Carnes, John K.

Submitted by mercercounty on Fri, 07/23/2010 - 10:01

JOHN K. CARNES. owner and occupant of the well known “Brookside Farm,” in Pymatuning township, is also the manager of the estate which has been in the possession of his family for one hundred and seven years. Godfrey Carnes, his great-grandfather, was a native of Westmoreland county, Pennsylvania, of German stock, who settled in Mercer county in 1801 on the land which is now a portion of the farm superintended by Mr. Carnes. The first purchase of the ancestor mentioned was about two hundred acres, and upon his death he had added several hundred more, so that he became a large and wealthy land owner. He was a Revolutionary soldier, and in his young manhood served the patriot cause throughout the entire war. He married Mary McDowell and reared twelve children, of whom John, the grandfather of John K., was the sixth in order of birth. Godfrey Carnes was a Jeffersonian Democrat and was active in the local affairs, holding many of the township offices. He died on the old homestead in 1842, his wife having passed away three years before. John, the son, already mentioned, was born in 1803, reared on the old homestead, always followed farming, and in 1828 was married to Miss Sarah Kepner, daughter of John Kepner, of Hartford, Ohio. They had seven children, and Seth Carnes, the third in the family, became the father of John K., of this sketch.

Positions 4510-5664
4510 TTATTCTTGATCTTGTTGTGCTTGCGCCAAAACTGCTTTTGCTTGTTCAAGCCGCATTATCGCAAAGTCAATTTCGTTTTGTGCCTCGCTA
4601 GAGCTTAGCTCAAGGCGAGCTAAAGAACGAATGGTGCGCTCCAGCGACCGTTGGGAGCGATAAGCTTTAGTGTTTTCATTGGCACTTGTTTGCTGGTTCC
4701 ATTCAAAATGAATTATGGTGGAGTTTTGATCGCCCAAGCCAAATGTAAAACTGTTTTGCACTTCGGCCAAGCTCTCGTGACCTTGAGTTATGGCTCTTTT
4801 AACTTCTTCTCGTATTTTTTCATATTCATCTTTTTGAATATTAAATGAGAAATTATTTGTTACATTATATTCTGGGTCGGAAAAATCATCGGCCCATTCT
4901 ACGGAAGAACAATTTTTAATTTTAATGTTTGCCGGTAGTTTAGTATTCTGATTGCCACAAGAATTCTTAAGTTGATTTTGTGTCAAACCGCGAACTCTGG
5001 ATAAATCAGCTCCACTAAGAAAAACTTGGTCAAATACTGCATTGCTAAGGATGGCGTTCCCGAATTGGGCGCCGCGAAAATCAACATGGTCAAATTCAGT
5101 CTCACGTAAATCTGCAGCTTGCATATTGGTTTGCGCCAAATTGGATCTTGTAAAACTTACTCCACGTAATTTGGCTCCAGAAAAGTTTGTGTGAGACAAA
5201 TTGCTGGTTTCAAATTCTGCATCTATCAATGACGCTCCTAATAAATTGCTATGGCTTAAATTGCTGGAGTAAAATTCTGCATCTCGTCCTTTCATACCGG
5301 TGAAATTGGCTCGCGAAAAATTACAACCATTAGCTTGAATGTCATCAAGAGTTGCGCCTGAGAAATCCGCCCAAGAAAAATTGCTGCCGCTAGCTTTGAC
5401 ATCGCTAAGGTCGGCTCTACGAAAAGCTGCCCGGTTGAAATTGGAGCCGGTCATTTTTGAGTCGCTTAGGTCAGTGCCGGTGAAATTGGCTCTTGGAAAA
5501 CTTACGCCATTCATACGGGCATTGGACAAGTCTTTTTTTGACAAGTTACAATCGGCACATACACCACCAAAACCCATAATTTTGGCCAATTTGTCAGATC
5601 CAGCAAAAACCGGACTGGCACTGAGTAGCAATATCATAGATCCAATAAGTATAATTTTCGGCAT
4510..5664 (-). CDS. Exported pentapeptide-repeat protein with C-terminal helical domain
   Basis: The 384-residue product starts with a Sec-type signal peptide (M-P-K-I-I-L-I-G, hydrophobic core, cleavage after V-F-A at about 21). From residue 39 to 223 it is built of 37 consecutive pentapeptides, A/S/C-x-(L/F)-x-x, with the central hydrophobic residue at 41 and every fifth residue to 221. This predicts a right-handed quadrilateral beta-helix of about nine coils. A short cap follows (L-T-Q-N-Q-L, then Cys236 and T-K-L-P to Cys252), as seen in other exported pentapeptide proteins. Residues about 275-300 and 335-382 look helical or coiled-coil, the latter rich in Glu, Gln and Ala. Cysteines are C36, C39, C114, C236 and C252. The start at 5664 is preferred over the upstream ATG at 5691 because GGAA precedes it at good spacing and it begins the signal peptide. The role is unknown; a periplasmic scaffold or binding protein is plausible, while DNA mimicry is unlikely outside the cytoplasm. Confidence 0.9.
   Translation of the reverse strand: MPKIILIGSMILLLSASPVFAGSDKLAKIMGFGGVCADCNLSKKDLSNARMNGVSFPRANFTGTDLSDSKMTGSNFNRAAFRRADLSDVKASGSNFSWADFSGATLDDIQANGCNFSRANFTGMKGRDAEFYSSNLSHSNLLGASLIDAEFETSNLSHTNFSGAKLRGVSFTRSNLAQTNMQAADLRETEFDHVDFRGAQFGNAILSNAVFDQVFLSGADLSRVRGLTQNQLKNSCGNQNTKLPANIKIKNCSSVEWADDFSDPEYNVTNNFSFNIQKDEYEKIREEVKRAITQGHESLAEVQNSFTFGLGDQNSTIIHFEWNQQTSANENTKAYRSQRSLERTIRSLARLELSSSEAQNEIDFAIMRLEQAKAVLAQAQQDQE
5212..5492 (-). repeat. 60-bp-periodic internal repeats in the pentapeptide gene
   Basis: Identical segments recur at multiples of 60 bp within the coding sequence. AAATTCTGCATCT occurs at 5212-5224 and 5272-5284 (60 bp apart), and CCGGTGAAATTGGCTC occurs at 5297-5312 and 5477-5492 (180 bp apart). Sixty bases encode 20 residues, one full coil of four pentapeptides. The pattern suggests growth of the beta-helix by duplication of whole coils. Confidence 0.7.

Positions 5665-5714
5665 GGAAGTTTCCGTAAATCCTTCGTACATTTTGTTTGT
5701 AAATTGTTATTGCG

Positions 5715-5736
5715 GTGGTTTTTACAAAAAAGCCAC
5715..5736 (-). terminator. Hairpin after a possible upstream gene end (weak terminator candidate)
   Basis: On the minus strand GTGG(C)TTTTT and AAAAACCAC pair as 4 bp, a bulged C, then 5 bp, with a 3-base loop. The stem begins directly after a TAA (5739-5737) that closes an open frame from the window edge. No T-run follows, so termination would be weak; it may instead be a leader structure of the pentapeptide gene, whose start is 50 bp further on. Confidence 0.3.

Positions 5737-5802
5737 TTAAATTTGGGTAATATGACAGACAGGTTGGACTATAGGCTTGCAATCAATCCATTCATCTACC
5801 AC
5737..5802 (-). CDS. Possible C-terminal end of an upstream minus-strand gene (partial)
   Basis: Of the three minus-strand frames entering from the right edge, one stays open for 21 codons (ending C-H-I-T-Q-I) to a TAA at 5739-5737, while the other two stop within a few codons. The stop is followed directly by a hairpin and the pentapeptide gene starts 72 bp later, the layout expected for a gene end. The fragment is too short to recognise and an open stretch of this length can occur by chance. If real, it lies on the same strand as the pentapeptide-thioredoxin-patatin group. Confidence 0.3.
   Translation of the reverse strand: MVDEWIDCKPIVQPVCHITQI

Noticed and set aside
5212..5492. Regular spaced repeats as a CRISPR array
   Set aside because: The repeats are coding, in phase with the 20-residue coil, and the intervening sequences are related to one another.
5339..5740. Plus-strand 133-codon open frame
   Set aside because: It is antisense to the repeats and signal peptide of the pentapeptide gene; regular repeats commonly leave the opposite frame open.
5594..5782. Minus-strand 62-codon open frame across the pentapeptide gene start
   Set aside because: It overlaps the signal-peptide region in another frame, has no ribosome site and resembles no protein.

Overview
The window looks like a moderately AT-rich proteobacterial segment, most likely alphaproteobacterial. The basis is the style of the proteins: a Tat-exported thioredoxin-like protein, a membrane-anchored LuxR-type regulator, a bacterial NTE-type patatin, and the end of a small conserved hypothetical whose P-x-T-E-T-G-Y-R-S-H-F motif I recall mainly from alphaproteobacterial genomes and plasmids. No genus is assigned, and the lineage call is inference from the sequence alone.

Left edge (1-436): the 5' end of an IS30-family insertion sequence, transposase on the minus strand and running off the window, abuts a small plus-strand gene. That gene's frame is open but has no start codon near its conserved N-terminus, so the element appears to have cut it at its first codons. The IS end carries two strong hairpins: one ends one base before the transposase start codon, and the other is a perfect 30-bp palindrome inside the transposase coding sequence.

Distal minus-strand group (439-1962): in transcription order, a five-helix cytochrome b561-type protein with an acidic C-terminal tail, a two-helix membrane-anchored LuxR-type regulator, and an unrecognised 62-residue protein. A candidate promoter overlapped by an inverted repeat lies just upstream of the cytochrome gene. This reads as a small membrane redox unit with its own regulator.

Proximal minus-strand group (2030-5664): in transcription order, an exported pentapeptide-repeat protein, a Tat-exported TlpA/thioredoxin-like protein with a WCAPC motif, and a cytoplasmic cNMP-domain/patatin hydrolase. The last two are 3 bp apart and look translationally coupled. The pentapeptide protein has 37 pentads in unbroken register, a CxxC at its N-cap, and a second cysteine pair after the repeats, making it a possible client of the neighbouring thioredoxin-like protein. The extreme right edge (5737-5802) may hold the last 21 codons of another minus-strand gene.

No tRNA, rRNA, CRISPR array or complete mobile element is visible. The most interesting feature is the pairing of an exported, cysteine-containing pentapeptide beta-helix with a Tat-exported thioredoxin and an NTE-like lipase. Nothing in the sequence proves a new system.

John K. Carnes was born in Weldon, Pymatuning township, September 10, 1866. Until he was eighteen years of age he attended school at that place and engaged in farming until he was twenty-two years of age, when he entered the employ of the Kimberly Rolling Mill. Two years afterward he resumed agricultural work on the Charles Allen stock farm at Hermitage, Pennsylvania, and after four years in this responsible employment he located on the old Carnes homestead of four hundred and forty acres. He still superintends the ancestral farm but resides upon his valuable property, known as the “Brookside Farm.” This consists of one hundred and sixteen acres and is devoted to general dairy farming. In connection with his dairy he has fifteen standard bred cows and three Holstein cattle. His estate derives its name from the fact that McCullough’s Run meanders over the entire farm.

 
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